HOUSTON – Two out of every five American workers are cashing out of their 401K plans early with 85% of them draining their account completely. That is an alarming number, according to a study by the UBC Sauder School of Business.
“That’s a bad idea,” said John Lopez, a senior professor in personal finance planning at UH’s Bauer College of Business. “Putting money into a 401K is recognizing that this is long-term money that this is for my retirement.”
Researchers, according to the study, believe the challenges that often come with changing jobs appear to be driving workers to take such drastic actions. Lopez said there’s a lot at stake if you cash out early, including penalties and tax implications. He added that if you cash out before the age of 59 1/2, 10% of the amount taken out gets penalized.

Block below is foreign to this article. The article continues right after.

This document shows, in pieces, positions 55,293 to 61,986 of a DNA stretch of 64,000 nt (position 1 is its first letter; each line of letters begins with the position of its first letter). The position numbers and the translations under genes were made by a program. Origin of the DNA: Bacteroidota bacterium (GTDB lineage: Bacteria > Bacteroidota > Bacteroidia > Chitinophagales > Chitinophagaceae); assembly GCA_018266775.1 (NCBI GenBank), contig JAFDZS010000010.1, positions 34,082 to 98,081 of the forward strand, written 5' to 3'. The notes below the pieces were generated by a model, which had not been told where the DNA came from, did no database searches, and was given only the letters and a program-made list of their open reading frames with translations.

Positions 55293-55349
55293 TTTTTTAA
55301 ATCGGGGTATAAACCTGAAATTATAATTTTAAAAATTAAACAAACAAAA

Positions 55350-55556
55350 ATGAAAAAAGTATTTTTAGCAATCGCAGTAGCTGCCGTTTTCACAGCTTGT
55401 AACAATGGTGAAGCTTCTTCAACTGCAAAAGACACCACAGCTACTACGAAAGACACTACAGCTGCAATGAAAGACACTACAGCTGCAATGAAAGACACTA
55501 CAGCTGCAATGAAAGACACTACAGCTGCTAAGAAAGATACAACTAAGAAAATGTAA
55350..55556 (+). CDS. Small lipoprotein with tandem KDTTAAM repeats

“So if you’re in the 22% tax bracket as an example and you cash out your 401K, you’re paying 32% on the amount you brought out as taxes,” Lopez said.
Lopez also said while workers need to know the consequences of their actions, they should also educate themselves on what they should be doing instead. He said that includes leaving money in your employer’s plan, if that’s allowed. Roll the money over to an Individual Retirement Account and set up an emergency savings account.
“We would like to see a minimum of three months of expenses to be put into those accounts,” Lopez said.
The study also found that IRAs are playing a more critical role in helping American workers save for retirement, especially as they change jobs more frequently.